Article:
"Let us labor to enter into that rest, lest any man fall after the same example of unbe lief." It is well known, that the word which we render labor, in that place signifies very ordinarily, to endeavor, and is frequently rendered by our translators either by that word, or by words of similar import-to be diligent, to do one's diligence, to study, Eph. iv. 3. 1 Thes. ii. 17. 2 Tim. iv. 7. Titus iii. 12, 13. 1 Tim. ii. 15. I do not complain of the translation in the text, for the word labor is of the same

import with endeavor; and it is very evident, that if we must labor, or endeavor to enter into God's rest, we must seek to enter into it by faith.

Is it to believers only, and not to unbelievers, that the apostle directs his exhortation? Unbelievers certainly are the persons most likely to come short of God's rest, through the same example of unbelief; for all who truely believe unto salvation, are kept to it, through faith, by the power of God.

We are called to seek righteousness by faith, to strive to enter in at the strait gate, to labor for the meat which endureth unto everlasting life. "If thou canst believe," said Jesus to a certain man, "all things are possible to him that believeth." Do not these well known expressions require us to use every endeavor to believe on Christ? It is certain we do not fulfil our duty by mere endeavors. We must actually believe in Christ, and we must believe in him under the influence of the almighty power of divine grace; but that grace is often communicated to make men's endeavors successful. Although we cannot entitle ourselves to the gracious operations of the spirit by our endeavors, the Spirit can carry on his own gracious work, by awakening us to a sense of eternal things, by convincing us of sin, by drawing our hearts towards Christ, in whom alone we can find pardon and rest. "Strive to enter in at the strait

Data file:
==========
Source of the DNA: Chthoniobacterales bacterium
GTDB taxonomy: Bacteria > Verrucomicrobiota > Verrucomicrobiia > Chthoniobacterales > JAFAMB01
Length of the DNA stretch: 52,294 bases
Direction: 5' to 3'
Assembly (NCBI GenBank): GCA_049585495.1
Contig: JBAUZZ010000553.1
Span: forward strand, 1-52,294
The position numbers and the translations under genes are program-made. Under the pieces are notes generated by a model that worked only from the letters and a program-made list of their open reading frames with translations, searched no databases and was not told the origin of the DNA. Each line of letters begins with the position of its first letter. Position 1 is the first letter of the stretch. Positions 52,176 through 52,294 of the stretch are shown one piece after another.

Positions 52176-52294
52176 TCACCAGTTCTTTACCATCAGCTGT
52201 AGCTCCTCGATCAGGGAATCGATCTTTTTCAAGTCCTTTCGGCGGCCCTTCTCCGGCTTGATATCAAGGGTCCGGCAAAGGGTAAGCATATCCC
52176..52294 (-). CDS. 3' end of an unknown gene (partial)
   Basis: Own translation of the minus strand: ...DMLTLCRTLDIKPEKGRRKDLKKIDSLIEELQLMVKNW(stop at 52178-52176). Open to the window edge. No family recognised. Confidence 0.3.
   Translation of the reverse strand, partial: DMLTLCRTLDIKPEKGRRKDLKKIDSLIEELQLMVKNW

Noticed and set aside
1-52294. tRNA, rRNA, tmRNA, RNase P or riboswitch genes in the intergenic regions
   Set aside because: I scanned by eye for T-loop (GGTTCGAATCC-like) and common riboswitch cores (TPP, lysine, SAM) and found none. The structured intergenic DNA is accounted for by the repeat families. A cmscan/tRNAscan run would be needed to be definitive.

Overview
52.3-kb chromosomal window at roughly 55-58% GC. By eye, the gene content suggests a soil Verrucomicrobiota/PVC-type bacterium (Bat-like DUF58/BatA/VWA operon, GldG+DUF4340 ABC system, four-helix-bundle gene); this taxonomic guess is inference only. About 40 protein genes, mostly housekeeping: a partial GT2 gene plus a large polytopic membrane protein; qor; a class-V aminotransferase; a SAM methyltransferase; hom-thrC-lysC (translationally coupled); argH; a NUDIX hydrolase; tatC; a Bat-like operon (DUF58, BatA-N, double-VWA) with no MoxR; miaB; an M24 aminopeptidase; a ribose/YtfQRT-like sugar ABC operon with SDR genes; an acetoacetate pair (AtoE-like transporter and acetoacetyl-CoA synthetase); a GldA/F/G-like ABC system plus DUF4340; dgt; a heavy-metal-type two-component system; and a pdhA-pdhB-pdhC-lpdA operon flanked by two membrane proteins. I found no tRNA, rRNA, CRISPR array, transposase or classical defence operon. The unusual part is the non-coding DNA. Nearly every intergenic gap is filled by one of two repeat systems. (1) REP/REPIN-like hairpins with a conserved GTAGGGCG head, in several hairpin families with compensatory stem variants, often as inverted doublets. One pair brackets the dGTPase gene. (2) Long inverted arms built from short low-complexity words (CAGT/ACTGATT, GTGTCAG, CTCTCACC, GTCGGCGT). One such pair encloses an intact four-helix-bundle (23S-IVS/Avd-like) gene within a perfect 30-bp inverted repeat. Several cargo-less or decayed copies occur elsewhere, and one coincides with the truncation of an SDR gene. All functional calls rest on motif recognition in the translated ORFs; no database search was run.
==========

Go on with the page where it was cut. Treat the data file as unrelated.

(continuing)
gate." This is a direction given us by the Saviour himself. Directions opposite to this must come from the evil one.

The hearing of the word is one of those blessed ordinances which God hath appointed for the conversion of sinners. The Lord's Supper is a gracious institution, in which we partake of Christ's body and blood, to our spiritual nourishment and growth in grace. Yet believers themselves often tremble in the view of this ordinance, lest they should be left to eat and drink judgment to themselves, by coming unworthily to the table of the Lord. The preaching of the word is known to be intended for the benefit of the unworthy. Without knowing our state to be good, we may attend upon it, and are welcomed to that provision which is prepared of God's goodness for the poor. Yet let not men imagine that there is !ittle or no danger in hearing God's word without duly improving it. God must be sanctified in all them that come nigh unto him. We must keep our feet when we go unto the house of God, and hear what God the Lord will speak, that we may believe what we hear, and do what he requires, for he will not be mocked by his creatures. The word preached did not profit many of the Israelites that left Egypt, because it was not mixed with faith in them that heard it. Observe in what manner Paul preached to the Jews at Antioch in Pisid a. He explains the doctrine of faith, and calls